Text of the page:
Texas law requires that drivers have automobile coverage to pay for any property damage or injury to others resulting from an accident that they have caused. The first offense for driving without insurance can result in a court fine of between $175 and $350, and subsequent offenses can result in court fines up to $1,000.

Additionally, if you are convicted of driving without insurance, you may have to pay an annual surcharge of $250 to the Texas DPS to maintain your possession of your driver’s license. This will remain in effect for three years, meaning that the first offense could ultimately cost you more than $1,000.

The insurance company will provide you with a card that operates as your “proof of insurance” at the beginning of each policy term. This will be necessary to possess when you:

  • Are asked by a police officer to procure it
  • Obtain or renew your driver’s license
  • Have an accident
  • Have a vehicle inspected during an annual required state safety inspection
  • Register the title to your car or renew its registration

Texas law further requires that you have the basic minimum coverage of $30,000 per injured person, up to $60,000 for everyone hurt in the accident, and $25,000 for property damage. This coverage is often referred to as “30/60/25,” but please acknowledge that this may not be enough if you are held wholly liable for the accident. With this is mind, it may prove more beneficial for you to increase your coverage limits; the higher your limits, the more your premium is.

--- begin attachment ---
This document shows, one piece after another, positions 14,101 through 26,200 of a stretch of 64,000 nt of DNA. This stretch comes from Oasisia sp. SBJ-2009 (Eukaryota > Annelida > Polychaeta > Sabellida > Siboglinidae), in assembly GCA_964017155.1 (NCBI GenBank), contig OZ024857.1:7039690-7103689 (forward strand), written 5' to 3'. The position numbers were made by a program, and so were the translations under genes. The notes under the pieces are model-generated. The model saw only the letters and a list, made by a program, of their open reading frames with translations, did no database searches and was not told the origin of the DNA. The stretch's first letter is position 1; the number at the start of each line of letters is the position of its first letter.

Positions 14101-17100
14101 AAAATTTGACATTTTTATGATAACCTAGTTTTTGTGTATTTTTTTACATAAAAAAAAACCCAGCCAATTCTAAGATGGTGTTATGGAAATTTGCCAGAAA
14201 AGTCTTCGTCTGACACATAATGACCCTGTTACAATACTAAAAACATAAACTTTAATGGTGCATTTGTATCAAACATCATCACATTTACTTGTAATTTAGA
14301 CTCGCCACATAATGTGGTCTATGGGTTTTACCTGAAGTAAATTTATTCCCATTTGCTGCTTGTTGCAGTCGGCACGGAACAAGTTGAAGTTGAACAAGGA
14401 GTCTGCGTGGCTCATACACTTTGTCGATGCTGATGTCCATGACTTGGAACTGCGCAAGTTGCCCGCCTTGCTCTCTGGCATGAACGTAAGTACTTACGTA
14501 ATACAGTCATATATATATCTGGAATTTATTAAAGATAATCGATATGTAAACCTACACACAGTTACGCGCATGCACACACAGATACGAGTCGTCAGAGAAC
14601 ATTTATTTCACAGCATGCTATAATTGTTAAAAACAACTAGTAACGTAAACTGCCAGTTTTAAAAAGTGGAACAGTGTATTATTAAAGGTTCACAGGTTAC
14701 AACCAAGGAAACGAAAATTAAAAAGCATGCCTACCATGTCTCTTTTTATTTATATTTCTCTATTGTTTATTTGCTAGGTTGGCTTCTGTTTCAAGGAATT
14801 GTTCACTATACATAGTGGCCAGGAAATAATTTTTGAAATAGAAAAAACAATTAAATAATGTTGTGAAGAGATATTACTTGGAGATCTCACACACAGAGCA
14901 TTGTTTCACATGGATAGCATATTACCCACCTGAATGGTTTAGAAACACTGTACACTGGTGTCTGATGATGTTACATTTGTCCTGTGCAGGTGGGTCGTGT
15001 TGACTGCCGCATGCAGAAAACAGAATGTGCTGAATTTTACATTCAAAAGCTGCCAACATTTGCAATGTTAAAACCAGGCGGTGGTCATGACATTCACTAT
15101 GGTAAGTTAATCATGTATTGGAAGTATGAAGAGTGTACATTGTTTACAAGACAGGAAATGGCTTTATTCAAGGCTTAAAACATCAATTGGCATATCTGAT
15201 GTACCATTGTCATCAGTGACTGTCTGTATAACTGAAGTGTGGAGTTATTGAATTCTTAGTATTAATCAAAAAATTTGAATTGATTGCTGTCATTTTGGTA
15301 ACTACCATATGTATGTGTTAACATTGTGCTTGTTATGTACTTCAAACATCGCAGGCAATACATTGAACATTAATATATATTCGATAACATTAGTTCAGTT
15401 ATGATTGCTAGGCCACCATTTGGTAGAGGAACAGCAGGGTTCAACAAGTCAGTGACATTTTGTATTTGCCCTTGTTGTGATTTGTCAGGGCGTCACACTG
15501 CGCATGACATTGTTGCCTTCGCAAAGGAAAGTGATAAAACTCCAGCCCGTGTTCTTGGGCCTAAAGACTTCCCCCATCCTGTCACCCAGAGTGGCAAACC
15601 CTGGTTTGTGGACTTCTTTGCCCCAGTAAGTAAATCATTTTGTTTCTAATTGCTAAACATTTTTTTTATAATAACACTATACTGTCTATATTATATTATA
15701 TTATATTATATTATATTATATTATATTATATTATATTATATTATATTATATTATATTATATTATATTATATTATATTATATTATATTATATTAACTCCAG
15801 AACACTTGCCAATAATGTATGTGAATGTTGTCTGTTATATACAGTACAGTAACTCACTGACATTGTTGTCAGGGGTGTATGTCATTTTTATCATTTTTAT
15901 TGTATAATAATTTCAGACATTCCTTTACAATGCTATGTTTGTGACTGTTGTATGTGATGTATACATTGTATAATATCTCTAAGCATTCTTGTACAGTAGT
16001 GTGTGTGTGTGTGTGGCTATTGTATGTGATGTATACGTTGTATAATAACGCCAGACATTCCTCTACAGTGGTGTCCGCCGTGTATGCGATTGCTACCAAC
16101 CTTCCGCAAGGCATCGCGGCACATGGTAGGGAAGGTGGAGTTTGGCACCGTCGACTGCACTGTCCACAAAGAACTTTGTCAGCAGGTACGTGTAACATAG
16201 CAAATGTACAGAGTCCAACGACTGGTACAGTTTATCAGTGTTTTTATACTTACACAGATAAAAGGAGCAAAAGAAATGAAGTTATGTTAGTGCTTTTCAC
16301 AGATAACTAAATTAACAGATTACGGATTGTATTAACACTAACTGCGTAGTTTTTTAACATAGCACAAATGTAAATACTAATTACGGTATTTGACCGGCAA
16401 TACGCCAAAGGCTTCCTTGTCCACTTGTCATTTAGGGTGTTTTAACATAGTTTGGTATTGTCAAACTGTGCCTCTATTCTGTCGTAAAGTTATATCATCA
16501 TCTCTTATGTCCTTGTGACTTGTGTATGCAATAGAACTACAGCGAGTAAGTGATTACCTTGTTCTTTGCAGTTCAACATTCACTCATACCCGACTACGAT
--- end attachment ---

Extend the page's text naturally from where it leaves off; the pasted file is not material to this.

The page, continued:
It is very important to know that basic liability coverage pays for damages and injuries you cause to other people, and will not repair or replace your car. “Comprehensive” coverage will aide you to repair or replace your car if it’s stolen or damaged by hail, fire, road debris, vandalism, or other similar covered risks. You may also wish to add “Personal Injury Protection (PIP),” which will pay for your expenses from an accident caused by an uninsured motorist.

Obviously, automobile insurance is highly important to operate a vehicle in the State of Texas, so if you aren’t insured, you should go out and get some today!

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